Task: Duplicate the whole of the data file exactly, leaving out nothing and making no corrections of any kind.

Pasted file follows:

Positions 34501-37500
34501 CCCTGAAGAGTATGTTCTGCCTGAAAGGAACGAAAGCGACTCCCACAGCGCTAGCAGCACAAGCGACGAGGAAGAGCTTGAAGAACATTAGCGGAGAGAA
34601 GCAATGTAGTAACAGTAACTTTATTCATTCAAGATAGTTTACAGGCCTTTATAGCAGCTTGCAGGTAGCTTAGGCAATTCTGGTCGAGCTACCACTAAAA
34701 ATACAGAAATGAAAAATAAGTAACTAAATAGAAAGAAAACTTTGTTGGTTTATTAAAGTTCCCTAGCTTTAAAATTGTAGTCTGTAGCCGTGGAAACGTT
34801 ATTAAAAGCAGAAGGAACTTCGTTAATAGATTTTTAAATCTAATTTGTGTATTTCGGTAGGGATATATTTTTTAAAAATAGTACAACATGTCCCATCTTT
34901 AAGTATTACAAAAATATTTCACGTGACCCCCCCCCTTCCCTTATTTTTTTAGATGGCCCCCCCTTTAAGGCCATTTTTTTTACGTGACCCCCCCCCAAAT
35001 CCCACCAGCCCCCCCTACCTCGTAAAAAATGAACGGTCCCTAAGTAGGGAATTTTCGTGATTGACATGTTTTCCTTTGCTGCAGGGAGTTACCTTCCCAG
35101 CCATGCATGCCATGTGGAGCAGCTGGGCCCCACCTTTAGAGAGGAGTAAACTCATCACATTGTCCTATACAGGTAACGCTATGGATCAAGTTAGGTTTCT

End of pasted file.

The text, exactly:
Positions 34501-37500
34501 CCCTGAAGAGTATGTTCTGCCTGAAAGGAACGAAAGCGACTCCCACAGCGCTAGCAGCACAAGCGACGAGGAAGAGCTTGAAGAACATTAGCGGAGAGAA
34601 GCAATGTAGTAACAGTAACTTTATTCATTCAAGATAGTTTACAGGCCTTTATAGCAGCTTGCAGGTAGCTTAGGCAATTCTGGTCGAGCTACCACTAAAA
34701 ATACAGAAATGAAAAATAAGTAACTAAATAGAAAGAAAACTTTGTTGGTTTATTAAAGTTCCCTAGCTTTAAAATTGTAGTCTGTAGCCGTGGAAACGTT
34801 ATTAAAAGCAGAAGGAACTTCGTTAATAGATTTTTAAATCTAATTTGTGTATTTCGGTAGGGATATATTTTTTAAAAATAGTACAACATGTCCCATCTTT
34901 AAGTATTACAAAAATATTTCACGTGACCCCCCCCCTTCCCTTATTTTTTTAGATGGCCCCCCCTTTAAGGCCATTTTTTTTACGTGACCCCCCCCCAAAT
35001 CCCACCAGCCCCCCCTACCTCGTAAAAAATGAACGGTCCCTAAGTAGGGAATTTTCGTGATTGACATGTTTTCCTTTGCTGCAGGGAGTTACCTTCCCAG
35101 CCATGCATGCCATGTGGAGCAGCTGGGCCCCACCTTTAGAGAGGAGTAAACTCATCACATTGTCCTATACAGGTAACGCTATGGATCAAGTTAGGTTTCT